A script that may soon become commonplace, the delivery of the first series production Chinese jetliner C919 from the state-owned planemaker COMAC is close to happening.
According to the Chinese news agency CCA, the first aircraft of China Eastern Airlines carried out a check flight on Sunday before being officially sent to the launch customer.
It was the first time that the C919 registration B-001J emerged with China Eastern’s livery after being repainted weeks ago.
Chinese media also reported that the aircraft will be registered with the brand name B-919A in place of the provisional COMAC registration.
The first serial C919 was used in the final stage of certification for commercial flights of the aircraft, which was confirmed by China’s aviation regulatory agency in September. The approval campaign, which started in 2017, also included six Chinese jet test aircraft.
Announced in 2008, the C919 is a narrow-body commercial jet proposed to compete with the Airbus A320 and Boeing 737, which are currently the best-selling airliners in the world.
According to COMAC, the plane can be configured with 168 seats and has a flight range of 4,075 km – COMAC is also working on the development of the C919ER, with an extended range of 5,555 km.
Despite being assembled in China, the C919 still relies on many components imported from the West, such as engines and avionics systems, which are supplied by companies such as General Electric, Safran and Honeywell International.
In the medium and long term, it is expected that these items will be replaced by Chinese-made similar ones.
Launch customer of the new aircraft, China Eastern Airlines, has a firm order for five units of the C919 and an option to purchase an additional 15 units. The aircraft has also been ordered by at least 30 other Chinese airlines and institutions. According to the manufacturer’s website, the C919 has more than 800 orders.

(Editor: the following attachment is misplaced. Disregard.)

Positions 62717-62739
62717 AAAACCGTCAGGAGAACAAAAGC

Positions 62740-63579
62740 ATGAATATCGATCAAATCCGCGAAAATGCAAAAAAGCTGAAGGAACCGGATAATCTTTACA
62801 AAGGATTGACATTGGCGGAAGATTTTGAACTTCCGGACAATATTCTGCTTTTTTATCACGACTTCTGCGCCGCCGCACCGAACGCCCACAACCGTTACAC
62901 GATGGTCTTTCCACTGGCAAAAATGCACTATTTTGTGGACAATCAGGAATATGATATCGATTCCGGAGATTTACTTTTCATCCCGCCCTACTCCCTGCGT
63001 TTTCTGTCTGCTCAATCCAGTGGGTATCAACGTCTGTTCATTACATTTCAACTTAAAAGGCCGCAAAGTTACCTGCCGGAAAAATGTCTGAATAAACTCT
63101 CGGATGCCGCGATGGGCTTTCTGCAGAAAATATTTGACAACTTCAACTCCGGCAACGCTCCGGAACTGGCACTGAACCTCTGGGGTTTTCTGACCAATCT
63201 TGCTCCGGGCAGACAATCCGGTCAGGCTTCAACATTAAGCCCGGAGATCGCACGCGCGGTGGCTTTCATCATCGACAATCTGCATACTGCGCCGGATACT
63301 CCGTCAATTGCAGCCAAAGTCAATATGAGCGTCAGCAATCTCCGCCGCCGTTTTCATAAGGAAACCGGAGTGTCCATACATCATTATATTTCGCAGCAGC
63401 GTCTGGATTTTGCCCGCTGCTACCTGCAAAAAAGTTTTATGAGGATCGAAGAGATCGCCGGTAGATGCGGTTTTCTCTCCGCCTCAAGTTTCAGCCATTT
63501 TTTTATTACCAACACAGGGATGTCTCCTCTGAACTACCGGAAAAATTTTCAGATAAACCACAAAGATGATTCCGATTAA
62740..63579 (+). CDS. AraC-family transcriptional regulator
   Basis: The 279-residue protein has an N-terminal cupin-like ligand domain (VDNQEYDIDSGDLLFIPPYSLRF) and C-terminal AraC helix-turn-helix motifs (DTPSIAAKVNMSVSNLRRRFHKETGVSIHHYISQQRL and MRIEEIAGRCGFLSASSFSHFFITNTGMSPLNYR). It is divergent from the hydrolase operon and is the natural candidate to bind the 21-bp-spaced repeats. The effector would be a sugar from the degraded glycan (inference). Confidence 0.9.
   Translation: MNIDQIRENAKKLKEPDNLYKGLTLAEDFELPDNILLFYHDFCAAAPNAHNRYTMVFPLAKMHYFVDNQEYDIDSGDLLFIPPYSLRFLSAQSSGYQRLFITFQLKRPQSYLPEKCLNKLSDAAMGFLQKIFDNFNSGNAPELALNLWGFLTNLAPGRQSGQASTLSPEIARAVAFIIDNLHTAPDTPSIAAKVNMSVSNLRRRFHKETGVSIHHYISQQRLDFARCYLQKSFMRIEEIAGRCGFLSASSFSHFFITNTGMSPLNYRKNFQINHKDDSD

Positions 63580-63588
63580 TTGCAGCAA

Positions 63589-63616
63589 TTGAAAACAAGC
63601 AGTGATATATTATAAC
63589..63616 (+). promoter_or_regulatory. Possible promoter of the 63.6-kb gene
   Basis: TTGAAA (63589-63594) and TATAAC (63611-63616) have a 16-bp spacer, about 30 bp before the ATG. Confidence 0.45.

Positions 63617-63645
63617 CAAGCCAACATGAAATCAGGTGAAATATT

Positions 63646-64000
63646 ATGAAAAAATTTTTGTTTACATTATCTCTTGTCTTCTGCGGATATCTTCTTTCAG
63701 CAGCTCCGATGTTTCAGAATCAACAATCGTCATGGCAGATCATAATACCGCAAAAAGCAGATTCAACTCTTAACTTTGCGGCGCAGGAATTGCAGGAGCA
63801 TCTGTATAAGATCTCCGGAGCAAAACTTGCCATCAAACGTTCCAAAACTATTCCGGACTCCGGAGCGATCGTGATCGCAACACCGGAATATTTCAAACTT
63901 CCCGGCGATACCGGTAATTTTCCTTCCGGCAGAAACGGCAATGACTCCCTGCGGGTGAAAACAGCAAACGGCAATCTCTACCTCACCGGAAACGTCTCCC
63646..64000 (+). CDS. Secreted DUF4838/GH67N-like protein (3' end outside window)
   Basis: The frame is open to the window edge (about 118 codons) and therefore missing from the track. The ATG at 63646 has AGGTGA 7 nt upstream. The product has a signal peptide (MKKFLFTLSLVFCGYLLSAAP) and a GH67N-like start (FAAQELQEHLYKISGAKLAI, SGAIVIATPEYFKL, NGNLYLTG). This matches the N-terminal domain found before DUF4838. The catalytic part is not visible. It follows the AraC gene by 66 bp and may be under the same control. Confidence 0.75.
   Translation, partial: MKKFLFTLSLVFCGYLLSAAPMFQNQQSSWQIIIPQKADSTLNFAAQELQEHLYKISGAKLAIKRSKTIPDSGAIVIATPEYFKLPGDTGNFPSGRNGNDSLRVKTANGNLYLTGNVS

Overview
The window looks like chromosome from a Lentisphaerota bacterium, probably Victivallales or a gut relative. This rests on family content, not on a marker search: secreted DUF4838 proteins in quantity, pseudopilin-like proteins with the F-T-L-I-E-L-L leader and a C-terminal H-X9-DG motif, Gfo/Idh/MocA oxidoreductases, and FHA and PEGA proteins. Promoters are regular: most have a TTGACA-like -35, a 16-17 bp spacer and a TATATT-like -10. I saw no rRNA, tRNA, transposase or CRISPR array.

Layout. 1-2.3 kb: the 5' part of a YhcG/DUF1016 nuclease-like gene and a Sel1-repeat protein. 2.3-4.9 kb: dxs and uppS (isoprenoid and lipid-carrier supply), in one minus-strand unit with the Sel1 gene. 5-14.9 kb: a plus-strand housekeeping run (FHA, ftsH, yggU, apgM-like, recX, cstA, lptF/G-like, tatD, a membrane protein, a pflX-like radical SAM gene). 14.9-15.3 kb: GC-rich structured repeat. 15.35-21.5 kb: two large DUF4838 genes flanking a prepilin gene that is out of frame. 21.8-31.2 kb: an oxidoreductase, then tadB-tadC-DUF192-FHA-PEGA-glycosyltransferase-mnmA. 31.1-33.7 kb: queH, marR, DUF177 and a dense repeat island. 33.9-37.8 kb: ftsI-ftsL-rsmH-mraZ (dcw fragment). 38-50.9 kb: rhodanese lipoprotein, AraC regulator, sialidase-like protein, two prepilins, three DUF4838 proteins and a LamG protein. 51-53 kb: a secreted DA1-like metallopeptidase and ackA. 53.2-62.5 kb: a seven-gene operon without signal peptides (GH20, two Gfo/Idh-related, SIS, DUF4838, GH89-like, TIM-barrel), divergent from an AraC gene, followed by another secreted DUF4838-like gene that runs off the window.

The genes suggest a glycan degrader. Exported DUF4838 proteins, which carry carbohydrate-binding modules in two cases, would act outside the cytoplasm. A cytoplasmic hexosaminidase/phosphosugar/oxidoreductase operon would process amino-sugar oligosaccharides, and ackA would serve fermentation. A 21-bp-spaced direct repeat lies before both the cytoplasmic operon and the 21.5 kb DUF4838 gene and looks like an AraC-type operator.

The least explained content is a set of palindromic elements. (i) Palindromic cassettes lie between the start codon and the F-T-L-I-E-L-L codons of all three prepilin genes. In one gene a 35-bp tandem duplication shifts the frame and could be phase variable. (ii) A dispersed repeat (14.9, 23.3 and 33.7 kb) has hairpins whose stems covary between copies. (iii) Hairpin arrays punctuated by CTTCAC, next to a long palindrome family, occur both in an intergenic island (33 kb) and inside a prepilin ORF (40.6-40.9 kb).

C919 still cannot be exported
The new COMAC plane will for the time being be restricted to the air travel market in China and in countries with close ties with Beijing.
Exports, especially to operators in the West, depend on certification from international aeronautical bodies, such as the FAA, from the United States, and EASA, from Europe, which has been working on validating the Chinese jet since 2017.
COMAC is also awaiting the C919 production certificate, which is required to start mass production of the aircraft. While it does not obtain approval from the CAAC, the manufacturer is still unable to impact the global commercial aircraft market, as Airbus and Boeing have the capacity to produce and deliver dozens of aircraft per month.
However, despite its slow development, the C919 comes to market with a highly competitive price. The aircraft is valued at around $50 million, well below the list values of the most recent versions of the Airbus A320 and Boeing 737.
The C919 is the second product launched by COMAC. The first commercial aircraft from the state-owned manufacturer was the ARJ21-700 regional jet, an aircraft based on the old McDonnell Douglas DC-9.
The Chinese company, in partnership with the Russian group UAC, is also working on the development of the CR929 widebody model, which should reach the market by the end of this decade.